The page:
How Are State Supreme Court Justices Selected? [POLICYbrief]
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How Are State Supreme Court Justices Selected? [POLICYbrief]

State supreme court justices, uh interpret
the Constitution, the statutes in their states, and
then they also make the common law rules in their states. The purpose of the state supreme court is
to be the final arbiter for all cases that are decided involving state law or state
constitutions. Every state has at least one state supreme
court, with the exception of Texas and Oklahoma, who have two. At the founding of our country, everyone used
political appointment. The federal government did, and the states
did. Some states used legislative, some states
used gubernatorial appointment. In legislative appointment systems, the state
legislature is responsible for appointing and re-appointing judges in that state. Gubernatorial appointment systems are most
similar to the federal system. In these systems, the governor is able to
appoint a judge of his or her choosing. And that judge is subject to confirmation
by the state senate. In the early 1800s, states began to move away
from political appointment and start electing their judges with partisan elections. This was a time when the country was becoming
much more enthralled with democracy. Ordinary people having more say over what
their government was doing was becoming a popular philosophy. So as democratic theory was becoming more
popular, many, many states switched from political appointment to partisan elections. By the time we get to the Civil War, the vast
majority of states are using partisan elections to pick their judges. In partisan elections, candidates are nominated
by political parties, either in a primary or convention. And run in the general election with the party
affiliation of these candidates on the ballot. So voters know at the ballot box when they’re
making their selection which candidate is endorsed by Democratic Party and which candidate
is endorsed by the Republican Party. After the Civil War, uh, in the late 1800s
and early 1900s, there was a movement in the United States called the Progressive Movement. This movement was a good government movement,
frankly. They thought that there was a lot of corruption
in politics. And they wanted government to be more transparent
and less corrupt. And so they tried many things to cleanse the
democratic process of the corrupting influences of, uh, party politics. And so one of the first things they did with
judges was, they decided to try nonpartisan elections. In nonpartisan elections, the parties do not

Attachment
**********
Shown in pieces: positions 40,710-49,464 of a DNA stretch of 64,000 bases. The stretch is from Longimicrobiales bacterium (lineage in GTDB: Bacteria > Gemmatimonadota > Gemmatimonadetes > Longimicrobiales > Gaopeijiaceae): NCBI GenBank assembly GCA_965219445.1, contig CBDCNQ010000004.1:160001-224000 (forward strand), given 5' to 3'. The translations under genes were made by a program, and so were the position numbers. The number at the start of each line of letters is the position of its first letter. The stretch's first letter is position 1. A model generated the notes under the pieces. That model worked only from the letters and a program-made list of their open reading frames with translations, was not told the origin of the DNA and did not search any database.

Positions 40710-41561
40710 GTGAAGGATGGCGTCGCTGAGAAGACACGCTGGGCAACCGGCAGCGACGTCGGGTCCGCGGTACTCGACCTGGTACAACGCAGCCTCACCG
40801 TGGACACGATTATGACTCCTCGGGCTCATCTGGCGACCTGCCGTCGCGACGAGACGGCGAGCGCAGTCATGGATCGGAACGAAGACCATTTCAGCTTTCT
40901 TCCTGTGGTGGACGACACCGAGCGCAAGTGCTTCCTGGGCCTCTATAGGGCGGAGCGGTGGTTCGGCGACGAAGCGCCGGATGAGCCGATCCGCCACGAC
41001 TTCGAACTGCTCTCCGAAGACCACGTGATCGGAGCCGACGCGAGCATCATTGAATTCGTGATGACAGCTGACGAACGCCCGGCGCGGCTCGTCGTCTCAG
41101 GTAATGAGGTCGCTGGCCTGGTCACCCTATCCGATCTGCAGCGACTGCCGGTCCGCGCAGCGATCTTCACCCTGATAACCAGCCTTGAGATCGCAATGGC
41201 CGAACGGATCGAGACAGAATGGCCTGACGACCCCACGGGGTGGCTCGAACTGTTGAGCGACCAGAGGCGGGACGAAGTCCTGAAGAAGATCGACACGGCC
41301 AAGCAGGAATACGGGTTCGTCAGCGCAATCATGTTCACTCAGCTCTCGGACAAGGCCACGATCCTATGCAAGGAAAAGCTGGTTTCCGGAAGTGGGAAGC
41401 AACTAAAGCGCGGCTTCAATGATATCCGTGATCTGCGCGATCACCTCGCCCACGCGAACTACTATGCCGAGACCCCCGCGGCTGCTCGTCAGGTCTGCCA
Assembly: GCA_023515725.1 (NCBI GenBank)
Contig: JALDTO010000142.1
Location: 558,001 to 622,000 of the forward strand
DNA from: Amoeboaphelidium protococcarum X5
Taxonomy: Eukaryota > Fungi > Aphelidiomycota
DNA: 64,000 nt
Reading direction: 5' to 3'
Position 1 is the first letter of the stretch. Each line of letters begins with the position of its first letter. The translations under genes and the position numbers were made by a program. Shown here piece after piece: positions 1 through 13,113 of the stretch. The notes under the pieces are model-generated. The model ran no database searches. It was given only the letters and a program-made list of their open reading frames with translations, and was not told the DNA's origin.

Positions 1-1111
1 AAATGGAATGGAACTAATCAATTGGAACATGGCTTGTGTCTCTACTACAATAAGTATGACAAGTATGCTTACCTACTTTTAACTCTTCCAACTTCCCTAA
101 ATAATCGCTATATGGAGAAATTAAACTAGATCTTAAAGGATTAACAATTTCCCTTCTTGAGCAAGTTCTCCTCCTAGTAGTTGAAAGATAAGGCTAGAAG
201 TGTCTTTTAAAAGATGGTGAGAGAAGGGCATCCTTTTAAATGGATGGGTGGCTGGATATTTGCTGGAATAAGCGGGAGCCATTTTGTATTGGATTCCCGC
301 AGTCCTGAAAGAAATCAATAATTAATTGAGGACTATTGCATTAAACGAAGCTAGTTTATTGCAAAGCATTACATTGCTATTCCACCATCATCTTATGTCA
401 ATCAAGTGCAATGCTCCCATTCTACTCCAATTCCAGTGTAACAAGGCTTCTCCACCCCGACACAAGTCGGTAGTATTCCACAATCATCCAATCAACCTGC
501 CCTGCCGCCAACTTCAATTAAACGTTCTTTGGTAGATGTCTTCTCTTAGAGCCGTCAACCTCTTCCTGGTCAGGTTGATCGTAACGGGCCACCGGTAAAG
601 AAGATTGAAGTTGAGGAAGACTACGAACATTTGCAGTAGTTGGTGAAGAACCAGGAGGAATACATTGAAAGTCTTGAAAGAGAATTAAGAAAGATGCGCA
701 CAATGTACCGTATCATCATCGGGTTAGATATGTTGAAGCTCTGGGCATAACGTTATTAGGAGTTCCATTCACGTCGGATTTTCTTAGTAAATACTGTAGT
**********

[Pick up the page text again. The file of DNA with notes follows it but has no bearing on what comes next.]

nominate candidates, although in some cases they do endorse them. And when voters go into the ballot box, they
do not know which candidate, if any, is endorsed by the Democratic Party or the Republican
Party. You could have two Democrats running for a
seat, two Republicans running for a seat, or one Democrat, one Republican. And this is where we have kind of the dawn
of the administrative state. The progressives thought that instead of letting
politics pick judges, politics could be ugly and dirty and corrupt, let’s find experts
to pick our judges. They asked a legal profession, the bar. You’re the experts on law, you tell us who
our judges should be. And that was the Missouri Plan, merit selection,
the commission system. The commission-retention system involves a
judicial nominating commission which presents the governor with a list of names, usually
three to five names. And the governor’s constrained to appoint
a judge from that list of names. After a period of time, the judge stands before
voters in a retention election. The state supreme court gets the final say
on what state law means. That can mean interpreting the state constitution,
statues, or it can mean making common law. It’s important to have those judges somewhat
reflective of the democratic opinion uh, in their states. Uh, otherwise, the laws will not be made in
the image of the people, uh, but will be made in someone else’s image. There are two dimensions on which these judicial
selections differ. The first is independence versus accountability. All methods of selection provide for some
measure of ju-judicial independence and some measure of judicial accountability. The question is, who are they independent
from, and who are they accountable to? The second dimension is transparency versus
lack of transparency. Politics enters judicial selection at all
phases, no matter what system is used. The question is, are the politics transparent
and explicit, or are they kept behind closed doors so the public can’t see them? States should be free to pick the methods
that they think wors- works best for them. States have a right to experiment with different
ways of doing things. Um, and they should be free to do that. Each method of selection has its strengths
and weaknesses. And so ultimately, the fact that there are
a lot of different methods of judicial selection in the states, is a testament to the fact
that different voters and policymakers view these strengths and weaknesses differently. And this is one of the great beauties of federalism.

One Comment

  • Maximus Desimus

    hiding which party is supporting a judge is wrong!!!! People need total transparency to make such important decisions!!!

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